Anaheim, California – Anaheim Ducks captain Ryan Getzlaf will retire at the end of the regular season, ending his 17-year NHL career entirely with a club.
Getzlaf, 36, made the announcement on Tuesday. The Ducks (28-31-12) have 11 games left which is almost certain to be their fourth consecutive non-playoff season.
Getzlaf has been one of the top playmaking centers in hockey for most of his career, scoring 1,013 points in 1,150 games since his NHL debut with the then Mighty Ducks in October 2005. A great walker with a great vision on the ice, he became the franchise scoring leader of Anaheim’s career on 31 October and became the 92nd player in league history to score 1,000 points on 16 November.
Getzlaf led and assisted the ducks in his career game (731). He has captained Anaheim for the past 12 seasons, leading the team to success long before their current struggles.
He is a Stanley Cup champion, a two-time Olympic gold medalist for Canada, a three-time NHL All-Star and a 2014 Heart Trophy runner-up as the league’s MVP.
Despite missing 22 games this season due to various injuries, Getzlaf is fourth on the duck list with three goals and 28 assists. He has at least 25 assists for the 16th time in 17 seasons, although he sat out most of last month with a lower body injury.
Getzlaf’s decision is the second landmark of a new era for ducks, one of the most consistently successful teams at the 21st Century Western Conference before the last four seasons. Bob Murray, Anaheim’s general manager since 2008, resigned last November after being accused of repeatedly verbally abusing team members.
Getzlaf remains a favorite figure among Orange County fans who love his game-making ability and respect his loyalty to their often overlooked club. He reaffirmed that allegiance last season when he refused to make a deal with a competitor to chase the late-career championship ring.
Getzlaf is the 45th player in NHL history to score 1,000 points with a single team and the 39th player to do so with his first club. He spent his first 14 seasons playing with 2003 drafting teammate Corey Perry, one of the most dynamic scoring partnerships in recent NHL history.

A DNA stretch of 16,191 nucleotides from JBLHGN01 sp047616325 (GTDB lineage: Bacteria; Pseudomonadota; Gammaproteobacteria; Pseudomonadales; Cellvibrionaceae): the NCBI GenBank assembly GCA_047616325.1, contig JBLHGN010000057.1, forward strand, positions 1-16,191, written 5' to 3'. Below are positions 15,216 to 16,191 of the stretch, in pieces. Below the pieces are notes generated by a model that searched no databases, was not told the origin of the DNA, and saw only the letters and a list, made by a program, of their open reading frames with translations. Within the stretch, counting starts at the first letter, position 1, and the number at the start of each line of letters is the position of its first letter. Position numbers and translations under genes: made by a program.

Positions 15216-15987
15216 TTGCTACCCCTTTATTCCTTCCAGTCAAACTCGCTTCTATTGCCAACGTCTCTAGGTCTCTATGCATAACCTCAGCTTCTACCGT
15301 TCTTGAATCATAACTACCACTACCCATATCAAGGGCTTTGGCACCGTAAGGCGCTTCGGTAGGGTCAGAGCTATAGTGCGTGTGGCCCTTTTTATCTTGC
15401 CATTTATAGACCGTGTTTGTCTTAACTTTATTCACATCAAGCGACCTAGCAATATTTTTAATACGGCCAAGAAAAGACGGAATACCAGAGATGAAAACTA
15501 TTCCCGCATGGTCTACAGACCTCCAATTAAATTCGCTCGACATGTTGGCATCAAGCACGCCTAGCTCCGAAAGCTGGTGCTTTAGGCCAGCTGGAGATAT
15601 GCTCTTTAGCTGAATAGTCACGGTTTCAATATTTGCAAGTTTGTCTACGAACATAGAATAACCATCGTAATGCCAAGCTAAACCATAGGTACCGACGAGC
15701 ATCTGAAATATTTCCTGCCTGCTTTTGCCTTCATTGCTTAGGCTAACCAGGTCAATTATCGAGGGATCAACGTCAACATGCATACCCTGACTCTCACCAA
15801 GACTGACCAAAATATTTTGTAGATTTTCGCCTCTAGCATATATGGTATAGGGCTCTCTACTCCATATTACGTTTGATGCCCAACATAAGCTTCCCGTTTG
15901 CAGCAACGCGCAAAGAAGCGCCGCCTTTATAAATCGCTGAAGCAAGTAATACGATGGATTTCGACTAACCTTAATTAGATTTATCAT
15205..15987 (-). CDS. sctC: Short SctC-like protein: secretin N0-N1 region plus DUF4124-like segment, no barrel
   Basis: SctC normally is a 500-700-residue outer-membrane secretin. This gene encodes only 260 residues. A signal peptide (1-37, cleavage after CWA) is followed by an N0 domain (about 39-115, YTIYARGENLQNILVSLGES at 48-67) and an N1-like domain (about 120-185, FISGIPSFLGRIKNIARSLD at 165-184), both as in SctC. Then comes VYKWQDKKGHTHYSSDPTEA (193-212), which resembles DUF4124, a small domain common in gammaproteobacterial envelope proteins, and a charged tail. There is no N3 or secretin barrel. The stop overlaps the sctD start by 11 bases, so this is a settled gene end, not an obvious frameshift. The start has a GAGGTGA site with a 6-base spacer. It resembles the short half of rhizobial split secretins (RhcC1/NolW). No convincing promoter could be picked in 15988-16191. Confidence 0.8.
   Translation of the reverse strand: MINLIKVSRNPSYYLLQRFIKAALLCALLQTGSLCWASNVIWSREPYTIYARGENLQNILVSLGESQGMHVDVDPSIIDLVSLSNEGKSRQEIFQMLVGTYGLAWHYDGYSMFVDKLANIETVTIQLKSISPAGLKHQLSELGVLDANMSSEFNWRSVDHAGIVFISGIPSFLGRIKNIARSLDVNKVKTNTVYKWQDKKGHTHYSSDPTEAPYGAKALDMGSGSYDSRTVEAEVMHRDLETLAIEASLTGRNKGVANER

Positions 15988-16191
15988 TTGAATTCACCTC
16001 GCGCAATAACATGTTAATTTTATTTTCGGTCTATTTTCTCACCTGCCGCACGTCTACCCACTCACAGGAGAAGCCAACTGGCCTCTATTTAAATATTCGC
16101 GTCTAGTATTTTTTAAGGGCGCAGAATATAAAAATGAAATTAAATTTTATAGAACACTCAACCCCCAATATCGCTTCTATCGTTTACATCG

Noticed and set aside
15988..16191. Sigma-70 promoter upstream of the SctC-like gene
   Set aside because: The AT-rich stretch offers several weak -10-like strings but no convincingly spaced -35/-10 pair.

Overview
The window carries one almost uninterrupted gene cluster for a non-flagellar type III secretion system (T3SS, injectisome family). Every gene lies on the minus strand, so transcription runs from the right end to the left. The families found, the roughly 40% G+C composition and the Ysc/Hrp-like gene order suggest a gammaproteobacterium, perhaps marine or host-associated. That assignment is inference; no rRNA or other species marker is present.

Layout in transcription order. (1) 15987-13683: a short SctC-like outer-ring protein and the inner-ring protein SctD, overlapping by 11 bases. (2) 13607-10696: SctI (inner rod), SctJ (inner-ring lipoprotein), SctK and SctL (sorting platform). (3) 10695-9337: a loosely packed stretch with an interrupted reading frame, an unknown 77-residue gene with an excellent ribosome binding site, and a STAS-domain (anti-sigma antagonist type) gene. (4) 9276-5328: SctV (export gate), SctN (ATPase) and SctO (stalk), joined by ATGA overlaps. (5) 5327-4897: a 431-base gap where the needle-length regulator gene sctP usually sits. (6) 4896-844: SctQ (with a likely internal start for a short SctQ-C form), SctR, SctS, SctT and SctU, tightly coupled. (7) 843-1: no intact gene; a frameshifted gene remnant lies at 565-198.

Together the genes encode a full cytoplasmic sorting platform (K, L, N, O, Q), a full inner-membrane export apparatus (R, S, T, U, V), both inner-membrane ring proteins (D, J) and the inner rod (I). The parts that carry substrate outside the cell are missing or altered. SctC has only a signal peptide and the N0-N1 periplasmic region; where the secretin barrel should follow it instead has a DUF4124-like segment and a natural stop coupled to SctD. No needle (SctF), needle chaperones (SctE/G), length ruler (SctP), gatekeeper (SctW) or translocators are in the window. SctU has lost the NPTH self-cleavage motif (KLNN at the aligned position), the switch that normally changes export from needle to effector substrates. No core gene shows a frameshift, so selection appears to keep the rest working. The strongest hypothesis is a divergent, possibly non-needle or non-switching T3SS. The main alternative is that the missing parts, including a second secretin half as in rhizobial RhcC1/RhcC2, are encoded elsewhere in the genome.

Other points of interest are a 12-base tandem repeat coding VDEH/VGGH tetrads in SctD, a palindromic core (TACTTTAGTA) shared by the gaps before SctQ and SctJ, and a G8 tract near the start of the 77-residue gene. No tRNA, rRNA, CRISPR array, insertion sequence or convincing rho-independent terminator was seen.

Only 14 players in NHL history have retired after more seasons than Getzlaf to spend their entire careers with a club. He is the first team player in Anaheim history to play at least 10 seasons.
In addition to his rare reputation as a team player in modern sports, Getzlaf stunned fans as a throwback player who complemented his high-level skills with a hardcore attitude. He racked up 954 penalty minutes of his career and dropped regular gloves in his early days before becoming a more mature team leader. He is one of the growing number of NHL players allowed to play without a defensive visa in his helmet.
Getzlaf, a Saskatchewan native, won Olympic gold in 2010 and 2014 along with Perry. Getzlaf scored the game-winning goal in Vancouver’s semi-final win over Slovakia, and he played great during the Canadian title race in Sochi.
Getzalaf was the 19th overall pick in the 2003 draft. Duck Perry later picked up nine picks, and they quickly became Hockey’s top offensive pair with Getzlaf’s passing and Perry’s goal-scoring prowess.
Getzlaf and Perry won the Stanley Cup together in their second NHL season in 2007, becoming the first California club to claim the final hockey title with Timu Ceylan, Scott Niedermeyer, Chris Pinger and Jean-Sebastian Gigue.
After Niedermeyer’s retirement, Getzlaf became captain of Anaheim in 2010, and his tenure with “C” is easily the longest in the franchise’s history. The Ducks were a regular play-off contestant over the next decade, winning five consecutive Pacific Division titles and reaching two conference finals from 2013-17.
Anaheim has faded from controversy over the past four years when Getzlaf’s injury problem escalated, and Perry was released in 2019. Under new general manager Pat Verbeck, The Docs has made a wholesale rebuild this season around young talent, including original veterans Hampas Lindhome, Ricard Raquel and near-term Josh Manson.
Getzlaf will join Vancouver’s Daniel and Henrik Sedin as the only players to have at least 17 seasons-long one-team careers in the 21st century. Dustin Brown of Los Angeles, Patrice Bergeren of Boston, Sidney Crosby of Pittsburgh and Alex Ovechkin of Washington have also qualified, but they are still active.
Anaheim’s home final is April 24 against St. Louis. The ducks end the regular season on April 29 in Dallas.